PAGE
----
# Coulomb's Law and its applications in today's society

(Edited)

from PxHere

Xerox machines, laser printers, and powder coating are just a few of the many uses of Coulomb's Law that can be seen in today's world.
Using a rod of amber and rubbing it on your cat's fur can attract feathers and other light objects, according to the ancient peoples of the Mediterranean Sea. Magnetite, for example, was well-known to the ancient Greeks for its magnetic properties.

A distinction was made between magnetism and static electricity by the English scientist William Gilbert in 1600, and he dubbed the static electricity force electricus after the Greek word for "amber." It wasn't until 1767 that the English scientist Joseph Priestley made the formal proposal that the electrical force between two charged objects diminishes with the square of the distance between them. Priestley is most recognized for being the discoverer of the element oxygen as well as the inventor of carbonated water. So, the next time you take a sip of Coca-Cola, remember Joseph Priestley.

In 1785, the French physicist Charles-Augustin de Coulomb published three papers on electricity and magnetism, in which he explained the electrostatic force in greater detail than anybody else. According to Coulomb's Law,

1. Like charges repel each other and unlike charges attract one another.
2. The attraction or repulsion between the two charges occurs along a line drawn between them.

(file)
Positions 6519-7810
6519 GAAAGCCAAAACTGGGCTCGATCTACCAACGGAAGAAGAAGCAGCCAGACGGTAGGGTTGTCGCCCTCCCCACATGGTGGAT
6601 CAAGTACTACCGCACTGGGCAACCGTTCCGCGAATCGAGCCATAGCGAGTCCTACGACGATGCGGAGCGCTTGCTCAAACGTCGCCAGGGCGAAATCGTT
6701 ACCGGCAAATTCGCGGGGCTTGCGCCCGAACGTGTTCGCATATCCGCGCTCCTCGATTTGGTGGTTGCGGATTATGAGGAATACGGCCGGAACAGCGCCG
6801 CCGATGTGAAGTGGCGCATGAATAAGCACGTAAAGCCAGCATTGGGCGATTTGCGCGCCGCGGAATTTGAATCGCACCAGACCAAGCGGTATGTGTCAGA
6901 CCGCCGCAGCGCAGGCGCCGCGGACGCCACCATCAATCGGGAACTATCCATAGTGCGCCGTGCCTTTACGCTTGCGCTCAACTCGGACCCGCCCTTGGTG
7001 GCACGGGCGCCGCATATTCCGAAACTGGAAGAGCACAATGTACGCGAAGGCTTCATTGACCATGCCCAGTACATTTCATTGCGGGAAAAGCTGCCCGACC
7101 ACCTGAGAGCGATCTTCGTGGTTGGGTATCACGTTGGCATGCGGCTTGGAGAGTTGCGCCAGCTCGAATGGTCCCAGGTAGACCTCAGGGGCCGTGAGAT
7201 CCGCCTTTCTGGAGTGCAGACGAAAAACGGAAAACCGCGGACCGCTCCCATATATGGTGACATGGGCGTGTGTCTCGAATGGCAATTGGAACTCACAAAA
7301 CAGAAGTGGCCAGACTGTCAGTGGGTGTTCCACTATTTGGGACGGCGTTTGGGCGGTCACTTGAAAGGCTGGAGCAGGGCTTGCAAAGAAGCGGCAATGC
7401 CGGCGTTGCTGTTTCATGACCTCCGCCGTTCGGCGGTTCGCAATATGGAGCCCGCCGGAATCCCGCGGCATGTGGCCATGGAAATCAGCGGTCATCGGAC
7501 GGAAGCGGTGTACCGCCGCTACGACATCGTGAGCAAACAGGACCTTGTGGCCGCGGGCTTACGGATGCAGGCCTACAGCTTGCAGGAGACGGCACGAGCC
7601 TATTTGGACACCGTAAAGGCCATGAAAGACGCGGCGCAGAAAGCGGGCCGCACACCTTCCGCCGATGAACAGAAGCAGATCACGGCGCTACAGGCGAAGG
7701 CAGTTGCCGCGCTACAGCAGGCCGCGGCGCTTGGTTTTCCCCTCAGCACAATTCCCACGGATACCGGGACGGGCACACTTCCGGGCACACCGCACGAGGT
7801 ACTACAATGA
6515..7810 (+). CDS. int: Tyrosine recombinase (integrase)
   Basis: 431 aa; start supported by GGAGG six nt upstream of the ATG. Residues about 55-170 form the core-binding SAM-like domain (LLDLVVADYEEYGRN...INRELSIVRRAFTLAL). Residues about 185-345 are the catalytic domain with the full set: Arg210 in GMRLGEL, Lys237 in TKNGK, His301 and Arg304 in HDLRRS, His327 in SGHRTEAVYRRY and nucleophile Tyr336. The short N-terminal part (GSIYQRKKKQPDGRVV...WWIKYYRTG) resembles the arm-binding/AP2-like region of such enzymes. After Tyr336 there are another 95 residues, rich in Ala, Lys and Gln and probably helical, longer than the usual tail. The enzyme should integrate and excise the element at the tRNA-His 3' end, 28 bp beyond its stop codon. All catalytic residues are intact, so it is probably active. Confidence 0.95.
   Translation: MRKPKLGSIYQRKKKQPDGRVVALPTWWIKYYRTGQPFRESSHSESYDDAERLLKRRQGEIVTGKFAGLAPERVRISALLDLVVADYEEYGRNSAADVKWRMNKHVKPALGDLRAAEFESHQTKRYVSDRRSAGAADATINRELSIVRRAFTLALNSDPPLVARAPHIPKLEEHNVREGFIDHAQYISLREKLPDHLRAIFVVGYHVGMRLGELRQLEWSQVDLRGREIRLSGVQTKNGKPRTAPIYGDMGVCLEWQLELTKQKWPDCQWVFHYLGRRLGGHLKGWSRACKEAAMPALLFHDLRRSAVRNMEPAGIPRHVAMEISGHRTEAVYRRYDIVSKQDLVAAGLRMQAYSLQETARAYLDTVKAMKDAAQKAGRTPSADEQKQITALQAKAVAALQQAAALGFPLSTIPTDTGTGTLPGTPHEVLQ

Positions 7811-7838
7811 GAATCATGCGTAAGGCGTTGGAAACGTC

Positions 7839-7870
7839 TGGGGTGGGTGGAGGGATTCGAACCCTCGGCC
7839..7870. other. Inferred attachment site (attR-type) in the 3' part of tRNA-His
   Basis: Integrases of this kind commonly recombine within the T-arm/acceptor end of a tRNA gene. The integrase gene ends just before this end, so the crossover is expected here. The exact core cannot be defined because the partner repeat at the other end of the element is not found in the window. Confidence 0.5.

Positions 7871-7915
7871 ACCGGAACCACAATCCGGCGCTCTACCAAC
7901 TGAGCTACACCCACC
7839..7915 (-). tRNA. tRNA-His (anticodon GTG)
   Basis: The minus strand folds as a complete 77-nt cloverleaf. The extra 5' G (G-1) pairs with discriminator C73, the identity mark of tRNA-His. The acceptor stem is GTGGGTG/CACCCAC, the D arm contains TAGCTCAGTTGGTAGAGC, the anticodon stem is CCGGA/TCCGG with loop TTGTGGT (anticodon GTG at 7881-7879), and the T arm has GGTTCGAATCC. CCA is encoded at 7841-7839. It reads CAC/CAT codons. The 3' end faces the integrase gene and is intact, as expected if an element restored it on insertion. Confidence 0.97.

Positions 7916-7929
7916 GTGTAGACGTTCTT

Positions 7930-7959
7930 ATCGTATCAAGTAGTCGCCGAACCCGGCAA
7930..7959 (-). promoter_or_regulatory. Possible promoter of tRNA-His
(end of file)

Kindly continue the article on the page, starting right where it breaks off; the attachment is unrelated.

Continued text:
3. In addition to being proportional to the product of their respective charges, force magnitude is also related to the square of their distance from one another
(see Figure below)

F∝ q1q2
Or, F∝1/r2
F = k q1q2/ r2

The charges' signed magnitudes are q1 and q2, and the distance between them is measured by the scalar r. The newton, the coulomb, and the meter are all units of force, charge, and distance, respectively.

The inverse-square behaviour of the electrostatic force, as described by Isaac Newton's law of universal gravitation, is surprising identical to that of gravity.

Haloid Becomes Xerox
When Chester Carlson was a patent attorney working at the US Patent Office in New York City in 1938, he was a pioneer in the field of intellectual property law. Carlson's arthritic hands made it difficult for him to copy large numbers of documents by hand. He built the first photocopy machine by tinkering around in his kitchen at night.
At least 20 companies, including IBM and General Electric, rejected Carlson's copy machine invention during the period from 1939 to 1944. In 1947, a small New York photographic paper manufacturer, the Haloid Corporation, was granted permission to use Carlson's invention in the development of the copy machine.

The Haloid Corporation was renamed the Xerox Corporation after consulting a professor of classical languages who coined the term "xerography" from the Greek words xeros for dry and graphos for writing.

Duplicates are created by the electrostatic process. In this case, the drum is made of aluminum coated with selenium, which has an unusual property: when in darkness, it acts as an insulator but when exposed to light, it acts as a conductor

Copier inside toner printer
Source

The process of xerography begins with the introduction of negative charge under a thin layer of positively charged selenium during the initial stage of xerographic development.